AT&T Awards $75,000 Contribution to Improve Educational Opportunities

AT&T Inc. has donated $75,000 to the Parramore Kidz Zone (PKZ) to assist the nonprofit organization's efforts to boost the school performance of disadvantaged youth in the Parramore area in Orlando.

"Investing in programs that can make a true difference in the quality of life for Floridians, especially our children, is a real priority for the AT&T team," said Marshall Criser III, president of AT&T Florida. "We are committed to helping indispensable community-based organizations like the Parramore Kidz Zone by providing them with the tools needed to help the wonderful kids who participate in the program."

PKZ will use the AT&T contribution to enhance the computer capabilities at its Homework Room sites throughout the community and increase access for neighborhood children to the University of Central Florida's Digital U program. The money will also be used to expand tutoring services and academic-enrichment activities for all youth, develop and launch workshops to teach parents how to best interact with schools and teachers, and to expand peer-support activities to improve youth's attitudes toward succeeding in school and life.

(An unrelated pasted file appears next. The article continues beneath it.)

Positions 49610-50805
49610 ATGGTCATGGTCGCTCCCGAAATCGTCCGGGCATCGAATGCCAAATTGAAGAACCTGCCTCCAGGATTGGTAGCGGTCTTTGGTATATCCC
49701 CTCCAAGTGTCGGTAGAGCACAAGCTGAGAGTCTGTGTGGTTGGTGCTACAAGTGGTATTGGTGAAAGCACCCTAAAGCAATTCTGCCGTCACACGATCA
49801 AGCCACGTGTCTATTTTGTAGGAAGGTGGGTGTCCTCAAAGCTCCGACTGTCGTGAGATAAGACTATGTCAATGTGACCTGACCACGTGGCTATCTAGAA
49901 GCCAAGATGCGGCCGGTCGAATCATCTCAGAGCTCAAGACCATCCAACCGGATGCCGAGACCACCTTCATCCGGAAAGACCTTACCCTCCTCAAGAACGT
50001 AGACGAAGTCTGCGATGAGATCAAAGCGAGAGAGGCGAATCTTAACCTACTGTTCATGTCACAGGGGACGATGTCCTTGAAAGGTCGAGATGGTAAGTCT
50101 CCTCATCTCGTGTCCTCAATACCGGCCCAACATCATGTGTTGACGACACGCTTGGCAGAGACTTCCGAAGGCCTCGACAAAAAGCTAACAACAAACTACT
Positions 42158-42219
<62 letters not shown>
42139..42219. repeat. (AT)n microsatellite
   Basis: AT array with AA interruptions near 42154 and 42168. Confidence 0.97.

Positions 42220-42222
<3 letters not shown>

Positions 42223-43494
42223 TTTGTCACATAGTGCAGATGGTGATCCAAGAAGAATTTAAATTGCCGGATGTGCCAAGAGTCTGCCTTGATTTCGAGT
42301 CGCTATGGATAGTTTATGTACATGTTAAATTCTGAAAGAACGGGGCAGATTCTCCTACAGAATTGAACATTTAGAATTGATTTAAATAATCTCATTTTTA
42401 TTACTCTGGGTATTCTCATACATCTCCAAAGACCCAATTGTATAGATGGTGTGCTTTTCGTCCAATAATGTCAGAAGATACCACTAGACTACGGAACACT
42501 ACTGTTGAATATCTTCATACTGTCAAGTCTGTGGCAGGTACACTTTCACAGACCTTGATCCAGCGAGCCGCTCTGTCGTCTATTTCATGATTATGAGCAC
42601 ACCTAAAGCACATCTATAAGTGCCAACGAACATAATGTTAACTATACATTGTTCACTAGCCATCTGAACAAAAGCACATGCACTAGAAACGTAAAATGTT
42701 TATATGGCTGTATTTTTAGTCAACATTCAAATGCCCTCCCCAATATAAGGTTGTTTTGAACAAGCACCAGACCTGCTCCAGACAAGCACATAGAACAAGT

PKZ, a grass-roots project launched in 2006 by Orlando Mayor Buddy Dyer, provides Parramore children with pre-kindergarten education, health care, jobs, mentoring, tutoring and after-school programs -- such as sports, arts and technology programs -- to help ensure a smooth transition to adulthood.

The mission of PKZ, which is patterned after the nationally acclaimed Harlem Children's Zone in New York, is to transform Orlando's most distressed neighborhoods into a healthy place for children.

The Parramore Heritage Community, a 1.4-square-mile neighborhood in the heart of downtown Orlando, is home to 2,066 children, with 73 percent of them living in poverty. Children living in poverty are more likely than other children to perform below grade level in school, have high truancy and dropout rates, become teen parents and end up in child abuse and juvenile crime systems.